MORE HISTORY AND LESSONS WORTH LEARNING
Bubonic plague is a frightening disease in its own right, which is why Russian Tsar Nicholas II funded an Anti Plague program in Siberia during the construction of the Trans Siberian railroad in the 1890s. Plague was—and is—endemic in Siberia and Central Asia, carried by wild rodents who serve as reservoir hosts. Rats are like people in this particular disease equation: victims that die from the illness. Rats infested with plague-infected fleas could easily scurry aboard a Moscow-bound train (fleas are the vector that transmits the virus, just as water is the vector that transmits cholera). Even if the rats themselves died along the way, there were plenty of people onto which their disease-filled fleas could jump. Trains, then, could spread plague all along the route, though the threat to Moscow was especially worrisome. The Russians understood that trains tore across ecosystem boundaries in ways that the world had never experienced before, presenting new challenges to public health.
The bubonic plague bacillus, Yersinia pestis, was identified in 1894, so the lab science was still in its early days. To unravel the mysteries of the plague’s transmission cycle, researchers had to go out into the field to observe wild rodents and their wild fleas. It took years of meticulous work, noting every detail about habitat and changes in the weather, but the Russians learned to identify the early warning signs that allowed them to effective preemptive action, stopping a human outbreak before it started. (During the Soviet era, the Anti Plague labs were folded into the nation’s budding bioweapons program, completely subverting the goal of public health into a tool for mass death.)
We need to take a page from those pioneering Russians. The threat to public health from environmental degradation has never been greater. There are many more and much faster modes of transportation now and that is just a part of the picture. Massive deforestation has laid waste to vast, complex ecosystems, while carbon pollution has led to an increase in extreme weather and extended the range of disease-carrying bugs. There are also far more humans to be at risk: the global population has multiplied fourfold since the early days of the Trans Siberian.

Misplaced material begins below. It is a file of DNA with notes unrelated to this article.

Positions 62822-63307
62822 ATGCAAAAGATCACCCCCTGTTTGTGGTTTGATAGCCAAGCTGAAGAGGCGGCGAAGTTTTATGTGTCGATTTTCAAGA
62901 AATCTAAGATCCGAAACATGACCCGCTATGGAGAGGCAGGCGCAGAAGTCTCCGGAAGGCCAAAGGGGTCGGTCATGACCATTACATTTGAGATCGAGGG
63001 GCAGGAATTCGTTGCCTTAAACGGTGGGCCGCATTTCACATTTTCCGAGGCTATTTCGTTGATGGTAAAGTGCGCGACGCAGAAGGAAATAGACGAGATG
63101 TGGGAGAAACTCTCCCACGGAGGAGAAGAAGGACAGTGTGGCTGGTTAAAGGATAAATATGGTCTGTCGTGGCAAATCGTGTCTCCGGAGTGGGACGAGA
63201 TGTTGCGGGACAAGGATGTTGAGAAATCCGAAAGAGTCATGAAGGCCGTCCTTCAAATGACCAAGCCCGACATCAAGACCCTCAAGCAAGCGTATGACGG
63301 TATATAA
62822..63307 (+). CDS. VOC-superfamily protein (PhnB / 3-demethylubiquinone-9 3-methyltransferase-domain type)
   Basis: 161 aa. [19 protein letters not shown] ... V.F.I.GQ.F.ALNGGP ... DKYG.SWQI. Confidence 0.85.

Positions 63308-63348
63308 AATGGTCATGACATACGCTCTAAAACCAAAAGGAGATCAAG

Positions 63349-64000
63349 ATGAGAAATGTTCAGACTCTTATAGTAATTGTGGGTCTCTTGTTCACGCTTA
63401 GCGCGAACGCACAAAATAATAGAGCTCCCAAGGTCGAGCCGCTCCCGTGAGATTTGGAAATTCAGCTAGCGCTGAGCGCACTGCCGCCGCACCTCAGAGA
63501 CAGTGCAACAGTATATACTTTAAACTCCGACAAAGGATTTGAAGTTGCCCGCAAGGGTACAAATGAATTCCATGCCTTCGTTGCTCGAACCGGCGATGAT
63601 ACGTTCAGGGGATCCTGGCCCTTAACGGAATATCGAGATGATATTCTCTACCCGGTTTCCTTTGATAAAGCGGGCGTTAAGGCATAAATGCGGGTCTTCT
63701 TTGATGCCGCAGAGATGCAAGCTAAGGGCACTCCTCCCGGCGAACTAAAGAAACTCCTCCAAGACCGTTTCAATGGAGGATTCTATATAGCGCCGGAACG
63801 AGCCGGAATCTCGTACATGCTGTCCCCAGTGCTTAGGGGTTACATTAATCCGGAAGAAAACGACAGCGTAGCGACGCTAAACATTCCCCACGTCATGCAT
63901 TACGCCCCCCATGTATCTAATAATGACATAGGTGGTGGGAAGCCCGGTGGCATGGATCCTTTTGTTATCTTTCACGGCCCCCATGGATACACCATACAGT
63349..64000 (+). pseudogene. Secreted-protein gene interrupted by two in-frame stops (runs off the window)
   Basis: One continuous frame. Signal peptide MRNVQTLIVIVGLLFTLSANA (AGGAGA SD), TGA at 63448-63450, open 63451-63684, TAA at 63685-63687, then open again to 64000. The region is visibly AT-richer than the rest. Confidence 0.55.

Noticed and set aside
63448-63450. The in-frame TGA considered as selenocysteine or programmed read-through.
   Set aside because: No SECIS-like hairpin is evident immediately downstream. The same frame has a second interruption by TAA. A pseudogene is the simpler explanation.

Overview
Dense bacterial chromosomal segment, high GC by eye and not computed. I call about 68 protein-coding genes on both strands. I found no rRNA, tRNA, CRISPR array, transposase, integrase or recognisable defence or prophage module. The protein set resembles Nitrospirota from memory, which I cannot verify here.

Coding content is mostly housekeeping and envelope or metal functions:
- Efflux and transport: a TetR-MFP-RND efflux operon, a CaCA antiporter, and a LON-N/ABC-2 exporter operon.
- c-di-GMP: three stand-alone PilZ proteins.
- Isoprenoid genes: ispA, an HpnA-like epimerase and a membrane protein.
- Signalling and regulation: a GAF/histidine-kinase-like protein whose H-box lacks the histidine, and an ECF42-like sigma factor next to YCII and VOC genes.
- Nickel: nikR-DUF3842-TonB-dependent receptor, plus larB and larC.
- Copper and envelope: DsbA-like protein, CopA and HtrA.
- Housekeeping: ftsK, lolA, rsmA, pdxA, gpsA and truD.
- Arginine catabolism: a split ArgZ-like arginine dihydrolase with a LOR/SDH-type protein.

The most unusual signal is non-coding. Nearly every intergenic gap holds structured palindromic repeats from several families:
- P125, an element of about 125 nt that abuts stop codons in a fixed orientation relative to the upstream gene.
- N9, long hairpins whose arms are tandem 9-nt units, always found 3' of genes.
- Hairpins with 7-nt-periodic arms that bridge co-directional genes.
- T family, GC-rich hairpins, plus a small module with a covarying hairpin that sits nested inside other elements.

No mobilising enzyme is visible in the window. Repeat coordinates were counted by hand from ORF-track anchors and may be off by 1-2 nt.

In a very deep and fundamental way, environmental health is public health. Yet conservation biologists typically are called upon only after there has been a new and scary disease outbreak, tasked with fingering which wild animals are to blame when the truth is we need only look in a mirror.
These diseases are not “emerging,” to use the medical jargon. They are being unleashed—aided and abetted by bureaucracies designed to favor narrow specialization over broad (eco)systems thinking. When science and policy are out of sync, the only winners are pathogens. We need environmental scientists to connect the dots, provide perspective and take more central and powerful roles within public health. It may be a bit of a cliché to say it is all of a piece, but it really is.
BETTER LATE THAN NEVER: THE LONG ROAD BACK TO EDEN
Nature is an avid multi-tasker, which is why a deal to save Liberia’s remaining forests is such good news. Announced last week at the UN Climate summit,Norway has committed to paying Liberia $150 million dollars to stop deforestation by 2020. Norway’s support means the cash-strapped, Ebola-beleaguered country will not have to sell off what remains of its natural treasure to loggers. It also means its forests will continue to soak up atmospheric carbon for all of us, while preserving biodiversity, protecting watersheds, limiting erosion and serving as a natural disease barrier.
That last benefit may not mean much in terms of Ebola, at least for now, but it may make a difference for another illness endemic to the region: malaria. A new study, one of a series of focused on the Brazilian Amazon, confirms a link between deforestation and increased rates of the disease in nearby communities. Why? Deforested land provides prime breeding conditions for mosquitoes.
Nature, it has been said, bats last. We can no longer affect ignorance that what we have done to the planet won’t come back to bite us. We know better and the quality of our collective future depends on what we do next.
For now, all we can do is hope that the global efforts to quash Ebola in West Africa are successful over the coming months, both for the people whose lives, families and countries hang in the balance and for the rest us for whom this is the most sobering of teachable moments.
— J. A. Ginsburg
• Global reforestation news and resources, Mongabay.com
Bats, Trees and Bureaucrats: Ebola and How Everything, Positively Everything, Connects